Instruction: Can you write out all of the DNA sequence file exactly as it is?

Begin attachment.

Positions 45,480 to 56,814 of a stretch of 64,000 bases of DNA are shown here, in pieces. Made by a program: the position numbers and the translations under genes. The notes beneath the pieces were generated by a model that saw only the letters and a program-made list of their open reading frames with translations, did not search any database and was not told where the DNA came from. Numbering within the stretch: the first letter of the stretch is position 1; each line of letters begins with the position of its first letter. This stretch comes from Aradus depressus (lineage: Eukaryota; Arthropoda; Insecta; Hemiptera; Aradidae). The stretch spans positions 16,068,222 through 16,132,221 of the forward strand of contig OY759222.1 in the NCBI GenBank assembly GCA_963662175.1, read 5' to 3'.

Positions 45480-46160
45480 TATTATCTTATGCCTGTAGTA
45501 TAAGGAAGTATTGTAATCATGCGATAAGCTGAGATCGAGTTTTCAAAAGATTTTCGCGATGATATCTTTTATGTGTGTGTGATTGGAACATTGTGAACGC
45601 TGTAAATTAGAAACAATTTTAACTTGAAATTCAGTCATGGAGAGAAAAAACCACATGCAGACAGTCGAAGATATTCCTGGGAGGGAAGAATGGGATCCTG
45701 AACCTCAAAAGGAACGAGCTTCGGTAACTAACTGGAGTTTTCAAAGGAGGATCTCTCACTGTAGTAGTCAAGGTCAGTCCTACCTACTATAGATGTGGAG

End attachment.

Positions 45,480 to 56,814 of a stretch of 64,000 bases of DNA are shown here, in pieces. Made by a program: the position numbers and the translations under genes. The notes beneath the pieces were generated by a model that saw only the letters and a program-made list of their open reading frames with translations, did not search any database and was not told where the DNA came from. Numbering within the stretch: the first letter of the stretch is position 1; each line of letters begins with the position of its first letter. This stretch comes from Aradus depressus (lineage: Eukaryota; Arthropoda; Insecta; Hemiptera; Aradidae). The stretch spans positions 16,068,222 through 16,132,221 of the forward strand of contig OY759222.1 in the NCBI GenBank assembly GCA_963662175.1, read 5' to 3'.

Positions 45480-46160
45480 TATTATCTTATGCCTGTAGTA
45501 TAAGGAAGTATTGTAATCATGCGATAAGCTGAGATCGAGTTTTCAAAAGATTTTCGCGATGATATCTTTTATGTGTGTGTGATTGGAACATTGTGAACGC
45601 TGTAAATTAGAAACAATTTTAACTTGAAATTCAGTCATGGAGAGAAAAAACCACATGCAGACAGTCGAAGATATTCCTGGGAGGGAAGAATGGGATCCTG
45701 AACCTCAAAAGGAACGAGCTTCGGTAACTAACTGGAGTTTTCAAAGGAGGATCTCTCACTGTAGTAGTCAAGGTCAGTCCTACCTACTATAGATGTGGAG